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A mixed palette

An art exhibition is under way at the Contemporary Art Gallery. SUNANDA KHANNA critically appreciates the exhibits.

MANOJ VYLOOR is a romantic at heart who mixes dream imageries with realistic scenes in order to create a poetic coherence in all his artwork. He prepares his compositions well before the brushstrokes hit the canvas. `Dance of Twilight' is a brightly coloured picture, which has its inspiration in Cubbon Park, Bangalore. Here Vyloor takes references from common pictures that he sees around. Twilight is not the lady floating in the air but an idea of displaying complete freedom.

His other canvas of an acrobat cycling in the air is a metaphor for life. The large bubbles float in the air with relative ease but the acrobat slips and falls as gravity of life pulls him down.

These are among the 92 paintings mounted for display at the Durbar Hall Art Centre. The exhibition has been organised by the Lalithakala Akademi, now in it's 40th year of existence. High on the Akademi's annual calendar is an invitation that goes out to the State's artists to display their works at the Centre.

This is part of its venture to ensure that art does not remain closeted in the homes of a privileged few but is displayed for a larger audience. A judicial body of the Akademi also gives away honours and awards to those artists whose works have been selected.

Seven oil paintings by V.S. Valiathan greet the visitor at the entrance. This established artist of Kerala has strong leanings to theatrical compositions such as The Battle of Kurukshetra and his own rendition of The Last Supper. He has given shape to figures from ancient myths and folklore such Vishwamitra and Menaka showing their natural emotions.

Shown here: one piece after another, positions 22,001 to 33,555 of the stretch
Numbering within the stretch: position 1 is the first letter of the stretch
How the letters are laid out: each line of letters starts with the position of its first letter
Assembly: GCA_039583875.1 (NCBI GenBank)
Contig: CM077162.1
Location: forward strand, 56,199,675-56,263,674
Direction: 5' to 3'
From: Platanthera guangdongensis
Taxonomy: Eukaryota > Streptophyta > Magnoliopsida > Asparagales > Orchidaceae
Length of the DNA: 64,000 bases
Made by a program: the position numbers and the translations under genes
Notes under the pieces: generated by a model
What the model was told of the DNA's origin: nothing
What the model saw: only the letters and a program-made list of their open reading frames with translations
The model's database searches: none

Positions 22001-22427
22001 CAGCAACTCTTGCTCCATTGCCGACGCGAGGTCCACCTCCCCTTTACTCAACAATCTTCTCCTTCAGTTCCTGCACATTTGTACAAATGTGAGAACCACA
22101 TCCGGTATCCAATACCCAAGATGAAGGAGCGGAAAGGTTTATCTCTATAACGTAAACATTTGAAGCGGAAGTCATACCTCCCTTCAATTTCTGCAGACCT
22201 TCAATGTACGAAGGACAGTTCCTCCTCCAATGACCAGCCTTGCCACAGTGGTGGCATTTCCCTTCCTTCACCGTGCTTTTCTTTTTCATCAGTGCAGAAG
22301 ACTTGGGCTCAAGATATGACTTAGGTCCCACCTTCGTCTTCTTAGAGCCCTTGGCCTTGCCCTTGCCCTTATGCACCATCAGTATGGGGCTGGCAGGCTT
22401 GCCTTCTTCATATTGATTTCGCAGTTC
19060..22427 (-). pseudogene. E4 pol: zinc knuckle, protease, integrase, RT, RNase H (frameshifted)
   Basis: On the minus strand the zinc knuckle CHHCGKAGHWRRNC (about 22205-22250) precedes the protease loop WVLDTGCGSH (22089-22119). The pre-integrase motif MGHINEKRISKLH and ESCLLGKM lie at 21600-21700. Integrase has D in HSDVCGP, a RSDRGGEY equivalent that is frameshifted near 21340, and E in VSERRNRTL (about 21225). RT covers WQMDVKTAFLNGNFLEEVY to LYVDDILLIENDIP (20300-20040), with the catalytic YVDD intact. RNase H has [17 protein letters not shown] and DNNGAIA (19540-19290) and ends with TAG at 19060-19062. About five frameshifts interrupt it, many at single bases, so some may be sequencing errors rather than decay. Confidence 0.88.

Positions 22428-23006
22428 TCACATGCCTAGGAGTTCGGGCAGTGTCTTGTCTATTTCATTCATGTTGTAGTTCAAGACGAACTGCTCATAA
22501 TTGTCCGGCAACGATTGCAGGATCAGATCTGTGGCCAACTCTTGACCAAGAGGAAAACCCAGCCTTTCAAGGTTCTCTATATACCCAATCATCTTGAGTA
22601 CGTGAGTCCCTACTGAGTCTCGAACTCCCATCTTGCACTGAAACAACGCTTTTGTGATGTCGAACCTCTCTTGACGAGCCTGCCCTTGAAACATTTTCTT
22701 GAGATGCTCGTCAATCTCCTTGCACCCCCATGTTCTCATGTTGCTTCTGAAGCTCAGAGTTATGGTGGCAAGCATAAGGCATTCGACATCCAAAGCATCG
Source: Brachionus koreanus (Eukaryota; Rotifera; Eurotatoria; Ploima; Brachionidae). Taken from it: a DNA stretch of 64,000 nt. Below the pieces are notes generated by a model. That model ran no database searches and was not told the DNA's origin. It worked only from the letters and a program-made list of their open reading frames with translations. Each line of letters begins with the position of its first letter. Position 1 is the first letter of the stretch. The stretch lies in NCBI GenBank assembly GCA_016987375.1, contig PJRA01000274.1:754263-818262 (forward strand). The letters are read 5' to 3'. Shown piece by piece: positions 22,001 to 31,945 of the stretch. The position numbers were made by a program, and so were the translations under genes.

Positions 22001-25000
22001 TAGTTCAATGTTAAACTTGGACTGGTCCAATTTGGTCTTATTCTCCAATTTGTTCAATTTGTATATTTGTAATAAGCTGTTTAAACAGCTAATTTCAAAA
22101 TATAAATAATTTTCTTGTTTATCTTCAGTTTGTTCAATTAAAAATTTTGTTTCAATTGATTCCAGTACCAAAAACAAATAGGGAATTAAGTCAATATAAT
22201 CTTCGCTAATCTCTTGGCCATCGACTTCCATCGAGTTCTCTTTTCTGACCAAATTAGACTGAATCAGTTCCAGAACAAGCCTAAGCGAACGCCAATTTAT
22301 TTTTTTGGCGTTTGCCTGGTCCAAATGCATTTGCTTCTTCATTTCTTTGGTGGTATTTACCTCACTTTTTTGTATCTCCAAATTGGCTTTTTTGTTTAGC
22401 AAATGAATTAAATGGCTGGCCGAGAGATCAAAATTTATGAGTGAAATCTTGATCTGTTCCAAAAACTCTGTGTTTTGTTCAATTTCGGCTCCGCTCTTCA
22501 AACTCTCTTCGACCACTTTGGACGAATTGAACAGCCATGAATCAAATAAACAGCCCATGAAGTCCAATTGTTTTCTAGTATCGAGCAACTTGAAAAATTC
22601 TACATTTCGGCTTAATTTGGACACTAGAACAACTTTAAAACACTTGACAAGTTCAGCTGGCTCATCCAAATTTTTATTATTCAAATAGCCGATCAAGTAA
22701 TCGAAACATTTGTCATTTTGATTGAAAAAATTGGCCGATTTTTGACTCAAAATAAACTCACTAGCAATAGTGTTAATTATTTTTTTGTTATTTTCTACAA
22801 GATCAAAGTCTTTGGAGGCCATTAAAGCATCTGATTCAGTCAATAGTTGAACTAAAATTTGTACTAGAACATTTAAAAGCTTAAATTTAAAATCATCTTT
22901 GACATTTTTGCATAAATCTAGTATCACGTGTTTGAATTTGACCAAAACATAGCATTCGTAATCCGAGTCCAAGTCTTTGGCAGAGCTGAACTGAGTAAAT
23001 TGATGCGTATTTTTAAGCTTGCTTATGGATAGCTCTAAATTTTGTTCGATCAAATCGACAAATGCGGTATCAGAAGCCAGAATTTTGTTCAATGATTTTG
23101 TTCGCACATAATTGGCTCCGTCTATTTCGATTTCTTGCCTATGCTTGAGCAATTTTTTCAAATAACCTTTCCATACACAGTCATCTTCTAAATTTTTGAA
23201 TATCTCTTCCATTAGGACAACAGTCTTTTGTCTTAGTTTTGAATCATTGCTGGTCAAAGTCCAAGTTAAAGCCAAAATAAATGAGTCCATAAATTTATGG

Valiathan paints in the classical style getting his inspiration from Ravi Varma. His colours are muted and show natural overtones. While these are some of the artist's older works, done in the 80s, he is the first recipient of Lalithakala Puruskaram.

Deepthi.P.Vasu draws her inspiration from women, their isolation and personal longings for a friend or comfort emanating from any source. "Don't mistake her for some activist," warns her husband. Using a bright palette, she works spontaneously building her images and compositions as she goes on. The result is a highly symbolic work where images such as peacocks and the reflection of the moon, galore. Having lived in Gujarat for a number of years she has been inspired by Indian miniatures.

Women form the mainstay of yet another artist, Saju Mannathur whose work, Mirror Image is a picture of a girl's reflection, portions of which seem to merge with the frame.

The tree in the background is a symbol of growth, the artist's hope for the girl's future. Basically a figurative artist, Mannathur looks towards rural life for motivation.

That art cannot be far removed from the political happenings around is evident from K.P. Pradeepkumar's canvas Map indicated with wreckage, which shows the India-Pakistan divide.

Grim are the works of C. Bhagyanathan entitled In Memory of an Aborted Day and Conspiracy.

Also on display are 13 pieces of sculpture. The exhibition is on till August 5.

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